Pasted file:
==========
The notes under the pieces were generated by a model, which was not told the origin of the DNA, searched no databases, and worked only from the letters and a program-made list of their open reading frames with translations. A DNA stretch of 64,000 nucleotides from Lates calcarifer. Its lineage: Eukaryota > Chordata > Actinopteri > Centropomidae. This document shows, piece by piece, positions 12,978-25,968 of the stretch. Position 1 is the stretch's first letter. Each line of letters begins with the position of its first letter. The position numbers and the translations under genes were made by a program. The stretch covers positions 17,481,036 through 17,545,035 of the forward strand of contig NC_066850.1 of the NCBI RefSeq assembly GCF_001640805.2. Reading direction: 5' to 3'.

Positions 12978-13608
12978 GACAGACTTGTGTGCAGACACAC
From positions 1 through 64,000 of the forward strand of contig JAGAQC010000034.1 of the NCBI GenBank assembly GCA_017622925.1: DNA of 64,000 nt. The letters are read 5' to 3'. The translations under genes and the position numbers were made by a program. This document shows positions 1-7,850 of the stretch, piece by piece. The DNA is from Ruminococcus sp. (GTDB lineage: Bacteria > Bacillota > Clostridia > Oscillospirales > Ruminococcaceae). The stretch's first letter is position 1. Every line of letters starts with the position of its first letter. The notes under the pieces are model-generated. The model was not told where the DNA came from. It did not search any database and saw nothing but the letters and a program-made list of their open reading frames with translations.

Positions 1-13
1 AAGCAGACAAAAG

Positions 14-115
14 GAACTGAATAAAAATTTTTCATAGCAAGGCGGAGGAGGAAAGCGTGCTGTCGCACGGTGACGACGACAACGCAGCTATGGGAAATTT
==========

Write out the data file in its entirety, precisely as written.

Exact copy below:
The notes under the pieces were generated by a model, which was not told the origin of the DNA, searched no databases, and worked only from the letters and a program-made list of their open reading frames with translations. A DNA stretch of 64,000 nucleotides from Lates calcarifer. Its lineage: Eukaryota > Chordata > Actinopteri > Centropomidae. This document shows, piece by piece, positions 12,978-25,968 of the stretch. Position 1 is the stretch's first letter. Each line of letters begins with the position of its first letter. The position numbers and the translations under genes were made by a program. The stretch covers positions 17,481,036 through 17,545,035 of the forward strand of contig NC_066850.1 of the NCBI RefSeq assembly GCF_001640805.2. Reading direction: 5' to 3'.

Positions 12978-13608
12978 GACAGACTTGTGTGCAGACACAC
From positions 1 through 64,000 of the forward strand of contig JAGAQC010000034.1 of the NCBI GenBank assembly GCA_017622925.1: DNA of 64,000 nt. The letters are read 5' to 3'. The translations under genes and the position numbers were made by a program. This document shows positions 1-7,850 of the stretch, piece by piece. The DNA is from Ruminococcus sp. (GTDB lineage: Bacteria > Bacillota > Clostridia > Oscillospirales > Ruminococcaceae). The stretch's first letter is position 1. Every line of letters starts with the position of its first letter. The notes under the pieces are model-generated. The model was not told where the DNA came from. It did not search any database and saw nothing but the letters and a program-made list of their open reading frames with translations.

Positions 1-13
1 AAGCAGACAAAAG

Positions 14-115
14 GAACTGAATAAAAATTTTTCATAGCAAGGCGGAGGAGGAAAGCGTGCTGTCGCACGGTGACGACGACAACGCAGCTATGGGAAATTT